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ST.PETERSBURG, February 2 /TASS/. Russia's Justice Ministry has asked the state Constitutional Court for permission to ignore a European Court of Human Rights ruling on the grounds that it contradicts fundamental domestic law.
The case revolves around Russians Sergey Anchugov and Vladimir Gladkov, jailed for 15 years - Anchugov now serving a sentence for murder, theft and fraud, Gladkov, having served prison time for murder and robbery, now living in Moscow after release on parole.
Both men sued Russian authorities in the European court for depriving them of voting rights in Russian parliamentary elections between 2000 and 2008.
In a 2013 ruling, the European Court of Human Rights ruled that Russia’s absolute ban on prisoners’ participation in elections contradicted provisions of the European Convention on the Protection of Human Rights and Fundamental Freedoms. Russia's constitution forbids anyone serving a jail term to take part in elections or be elected.
Now, the European ruling is being tested under Russia's legal system. Consideration of the "Anchugov and Gladkov vs. Russia" case will be the Constitutional Court's first examination on enforcement of a European Court of Human Rights decision and its compliance with Russia's constitution, a court official told told TASS on Tuesday.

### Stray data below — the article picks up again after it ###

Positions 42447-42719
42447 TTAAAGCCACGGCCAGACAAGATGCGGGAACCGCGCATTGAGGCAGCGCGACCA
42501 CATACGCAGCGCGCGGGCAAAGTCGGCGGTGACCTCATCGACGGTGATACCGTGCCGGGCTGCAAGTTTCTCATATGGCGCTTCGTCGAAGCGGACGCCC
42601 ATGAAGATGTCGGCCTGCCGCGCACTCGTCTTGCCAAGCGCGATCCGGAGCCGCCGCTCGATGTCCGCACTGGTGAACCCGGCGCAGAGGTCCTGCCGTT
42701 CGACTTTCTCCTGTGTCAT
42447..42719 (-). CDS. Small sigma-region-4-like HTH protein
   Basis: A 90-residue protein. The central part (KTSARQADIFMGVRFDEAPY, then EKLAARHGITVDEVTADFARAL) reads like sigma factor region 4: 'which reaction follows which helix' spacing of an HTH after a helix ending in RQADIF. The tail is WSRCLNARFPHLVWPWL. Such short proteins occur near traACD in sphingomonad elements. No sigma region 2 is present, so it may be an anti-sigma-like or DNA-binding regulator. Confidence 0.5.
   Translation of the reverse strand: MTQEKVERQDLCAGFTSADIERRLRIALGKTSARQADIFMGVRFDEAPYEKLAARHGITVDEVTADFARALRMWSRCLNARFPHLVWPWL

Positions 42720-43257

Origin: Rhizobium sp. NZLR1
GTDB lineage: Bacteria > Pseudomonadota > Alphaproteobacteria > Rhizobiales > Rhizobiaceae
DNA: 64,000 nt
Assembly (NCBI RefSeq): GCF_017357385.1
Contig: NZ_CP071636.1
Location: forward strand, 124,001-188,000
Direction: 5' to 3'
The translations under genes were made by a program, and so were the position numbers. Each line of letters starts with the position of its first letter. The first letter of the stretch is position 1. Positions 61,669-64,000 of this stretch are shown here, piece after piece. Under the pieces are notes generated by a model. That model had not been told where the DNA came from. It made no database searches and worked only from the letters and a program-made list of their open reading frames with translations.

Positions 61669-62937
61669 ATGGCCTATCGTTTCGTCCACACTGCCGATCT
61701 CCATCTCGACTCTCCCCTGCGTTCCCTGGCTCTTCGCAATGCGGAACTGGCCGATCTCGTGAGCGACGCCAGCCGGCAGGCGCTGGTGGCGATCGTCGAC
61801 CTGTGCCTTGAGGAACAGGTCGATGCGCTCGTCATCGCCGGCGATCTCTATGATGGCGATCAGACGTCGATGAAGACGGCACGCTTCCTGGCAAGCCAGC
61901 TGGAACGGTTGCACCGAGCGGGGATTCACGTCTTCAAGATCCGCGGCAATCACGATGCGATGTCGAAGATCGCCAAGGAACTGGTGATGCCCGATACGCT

Latest moves follow two landmark legal decisions. In July 2015, the Constitutional Court ruled that decisions of the European court could be implemented in Russia only if they did not contradict Russia's constitution.
Under this document, the Constitutional Court has the right to recognize foreign court rulings, primarily the European Court of Human Rights, as not needing enforcement if they fell foul of domestic law.
In December 2015, President Vladimir Putin signed law vesting the Constitutional Court with the right to decide if Russian courts had to implement foreign court decisions on protection of human rights and freedoms.